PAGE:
However, the main point of our trip today was to pick up two caches in new DT squares for us all. The first was Earth Engine. I’ve had the co-ords for this one for a few months, but today was the perfect day for a visit. The sun was shining, there was a cool breeze and the walk from the car park was spectacular. Initially, it looked very daunting, but once we found a sensible way in, wasn’t too bad at all.
Of course, we had to take a few pictures from the top! And that was the D3.5/T4.5 box ticked off the list.
Finally, we had to visit Shrek – his swamp was on the outskirts of Maidstone, and we came prepared. The perfect place to christen our new waders!
Kitty and I gingerly edged our way through the gloop to GZ while Mr Crow stayed on dry land, guarding our stuff and taking pictures of the escapade. I also managed a pic at GZ with my phone, without dropping it or the log sheet into the mire. And that was the rather satisfying D4.5/T5 box done too!
We triumphantly celebrated our Grand Day Out with dinner and a pint at a nearby pub, before heading home, weary but satisfied with our achievements.
Today’s expedition was back to Kent to pick up some more Challenge caches and a few extras I happened to be passing. The first of the extras was an earthcache in Well Hill, all about Kent Ragstone. Easy peasy, once the obligatory selfie had been taken!
The Mission Church at Well Hill was an interesting little place, where I picked up the only letterbox hide of the day.
My park and ride route took me to Orpington, Swanley, Knockholt, Crockenhill and Eynsford, so it was quite a winding little loop. I was pleased with the total of 16 challenges picked up today – it often takes longer to prove you’ve qualified than actually finding the pot! And that now brings up my Challenge finds to 94!
My main target was the long-windedly-named The Experienced Cacher-EarthCache Challenge Cache near Orpington, which was actually the first find of the day. But it filled in another blank DT square in the form of the rather juicy 3/5:
That leaves me with just 8 gaps at present. I know how to get another 4 of them filled – but that requires a boating expedition with some geobuddies, so it will have to wait until the weather improves! For the moment, I will have to plot how to fill the others from the comfort of my armchair.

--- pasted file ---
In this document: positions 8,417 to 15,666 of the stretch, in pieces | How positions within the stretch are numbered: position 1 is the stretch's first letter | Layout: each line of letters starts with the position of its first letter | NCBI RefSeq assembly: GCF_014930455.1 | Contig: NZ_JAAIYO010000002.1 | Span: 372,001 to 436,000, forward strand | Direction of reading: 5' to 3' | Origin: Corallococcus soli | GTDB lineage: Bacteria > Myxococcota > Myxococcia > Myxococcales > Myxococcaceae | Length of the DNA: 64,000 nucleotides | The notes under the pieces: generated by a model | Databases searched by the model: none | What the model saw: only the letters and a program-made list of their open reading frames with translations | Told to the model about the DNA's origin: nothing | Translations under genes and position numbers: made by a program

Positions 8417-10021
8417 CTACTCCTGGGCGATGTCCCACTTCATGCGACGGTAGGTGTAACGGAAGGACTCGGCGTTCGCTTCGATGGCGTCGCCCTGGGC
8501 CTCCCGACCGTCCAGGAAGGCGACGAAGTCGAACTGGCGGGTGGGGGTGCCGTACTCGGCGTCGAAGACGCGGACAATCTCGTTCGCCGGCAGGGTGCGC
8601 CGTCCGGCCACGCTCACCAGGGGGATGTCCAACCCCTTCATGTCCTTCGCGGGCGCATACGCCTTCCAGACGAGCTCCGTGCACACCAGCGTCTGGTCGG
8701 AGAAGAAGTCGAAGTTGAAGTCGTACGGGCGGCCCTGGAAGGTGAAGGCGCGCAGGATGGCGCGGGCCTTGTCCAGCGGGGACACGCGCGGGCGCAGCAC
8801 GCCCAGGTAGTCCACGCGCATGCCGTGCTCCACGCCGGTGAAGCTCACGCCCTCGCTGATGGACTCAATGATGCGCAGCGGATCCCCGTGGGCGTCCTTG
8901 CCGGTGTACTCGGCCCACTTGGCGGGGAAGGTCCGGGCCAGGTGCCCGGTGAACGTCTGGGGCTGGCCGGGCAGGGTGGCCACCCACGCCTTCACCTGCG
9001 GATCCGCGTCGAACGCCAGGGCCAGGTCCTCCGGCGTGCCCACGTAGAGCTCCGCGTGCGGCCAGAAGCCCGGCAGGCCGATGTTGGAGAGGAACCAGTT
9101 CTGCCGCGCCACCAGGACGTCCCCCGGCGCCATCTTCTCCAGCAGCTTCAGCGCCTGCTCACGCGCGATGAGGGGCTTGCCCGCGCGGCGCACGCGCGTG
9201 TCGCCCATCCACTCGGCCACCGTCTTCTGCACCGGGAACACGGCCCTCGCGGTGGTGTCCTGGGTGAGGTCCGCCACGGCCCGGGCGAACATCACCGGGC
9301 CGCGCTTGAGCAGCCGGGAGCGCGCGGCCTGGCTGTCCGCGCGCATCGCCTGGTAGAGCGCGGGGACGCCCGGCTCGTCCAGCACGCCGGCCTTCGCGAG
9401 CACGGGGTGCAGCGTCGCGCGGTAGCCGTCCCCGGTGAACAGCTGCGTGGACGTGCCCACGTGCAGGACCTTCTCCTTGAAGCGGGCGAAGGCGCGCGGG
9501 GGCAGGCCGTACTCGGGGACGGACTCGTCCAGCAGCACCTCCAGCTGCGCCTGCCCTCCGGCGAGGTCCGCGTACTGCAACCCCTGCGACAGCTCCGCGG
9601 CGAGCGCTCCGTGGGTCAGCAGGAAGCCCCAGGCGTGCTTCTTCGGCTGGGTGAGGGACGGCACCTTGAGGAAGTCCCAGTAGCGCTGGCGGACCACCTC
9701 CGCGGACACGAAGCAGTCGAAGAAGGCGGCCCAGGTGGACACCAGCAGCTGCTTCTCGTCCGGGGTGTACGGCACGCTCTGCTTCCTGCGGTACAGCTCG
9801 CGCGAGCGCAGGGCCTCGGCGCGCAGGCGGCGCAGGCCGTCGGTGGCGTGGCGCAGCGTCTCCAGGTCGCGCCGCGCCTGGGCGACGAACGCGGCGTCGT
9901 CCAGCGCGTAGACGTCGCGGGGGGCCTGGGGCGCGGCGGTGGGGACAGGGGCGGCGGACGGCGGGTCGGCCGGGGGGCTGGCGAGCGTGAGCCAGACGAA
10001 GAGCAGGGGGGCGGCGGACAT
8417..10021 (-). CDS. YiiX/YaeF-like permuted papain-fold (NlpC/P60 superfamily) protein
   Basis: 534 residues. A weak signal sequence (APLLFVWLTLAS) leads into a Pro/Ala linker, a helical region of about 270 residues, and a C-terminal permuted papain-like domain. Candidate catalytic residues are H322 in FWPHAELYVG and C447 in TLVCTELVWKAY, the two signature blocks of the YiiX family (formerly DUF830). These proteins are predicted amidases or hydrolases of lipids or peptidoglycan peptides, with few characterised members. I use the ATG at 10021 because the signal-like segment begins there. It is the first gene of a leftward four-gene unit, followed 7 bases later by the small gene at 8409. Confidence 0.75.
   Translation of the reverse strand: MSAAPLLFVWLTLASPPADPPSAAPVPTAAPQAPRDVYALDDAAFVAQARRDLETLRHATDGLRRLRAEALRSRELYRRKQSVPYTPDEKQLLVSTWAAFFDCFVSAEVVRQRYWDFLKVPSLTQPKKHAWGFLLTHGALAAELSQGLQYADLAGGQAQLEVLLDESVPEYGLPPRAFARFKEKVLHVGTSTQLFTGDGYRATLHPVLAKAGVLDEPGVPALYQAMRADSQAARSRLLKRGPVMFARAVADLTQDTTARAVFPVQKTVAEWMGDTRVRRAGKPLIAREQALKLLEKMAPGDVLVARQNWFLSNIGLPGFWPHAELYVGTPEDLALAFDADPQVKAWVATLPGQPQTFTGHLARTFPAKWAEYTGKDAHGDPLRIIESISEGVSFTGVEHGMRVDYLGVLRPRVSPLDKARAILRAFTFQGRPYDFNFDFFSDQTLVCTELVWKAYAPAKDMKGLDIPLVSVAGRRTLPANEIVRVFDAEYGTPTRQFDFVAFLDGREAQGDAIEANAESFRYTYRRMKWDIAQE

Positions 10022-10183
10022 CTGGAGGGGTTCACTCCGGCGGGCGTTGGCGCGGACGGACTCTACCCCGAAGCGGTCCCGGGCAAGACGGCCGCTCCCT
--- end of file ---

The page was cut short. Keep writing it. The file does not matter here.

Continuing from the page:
There was a Winter Afternoon Railyway Flash Meet at Wakes Colne today, organised by BigBadJohn which I wanted to attend, and it presented the opportunity to search for some hides around The Colnes and Bures. It’s not an area I get to very often, so always welcome.
One of my first stops on the way was for an Earthcache in Aldham. You have to measure the speed of the river by playing Poohsticks! Marvellous!
After finding another trad on the way, I arrived at the Flash Meet. There was a great turnout despite the cold weather. Even ShiftyDuck made an appearance!
There was a cluster of hides around Bures which I wanted to find, so after we dispersed I headed north towards the village. It has an impressive church for the size of settlement, and it looked even better in a sudden burst of sunshine.
Once business in Bures was done, I drove further north and passed the lovely little Church at Lamarsh (picking up the CM as I went). It’s one of only three Norman churches with a round tower and is a Grade I listed building. No wonder.
My main reason for heading so far out of the way was to finally end up in Henny Street, a tiny hamlet next to the River Stour just south of Sudbury. But hosting a rather tasty D2/T4.5 cache which completes another square for me, and the D2 row:
I’m now down to single figures with just 9 squares to fill in – yay!
I was out with Kitty!! and Mr Crow again today. Our first target for the day was the D1/T5 hide, the Cottage Pie Bonus cache near Ongar. A tree over water, Kitty volunteered to scale the obstacle, and the cache was quickly spotted.
This nicely fills another DT square fore (and us all). My grid now looks like this, 10 left!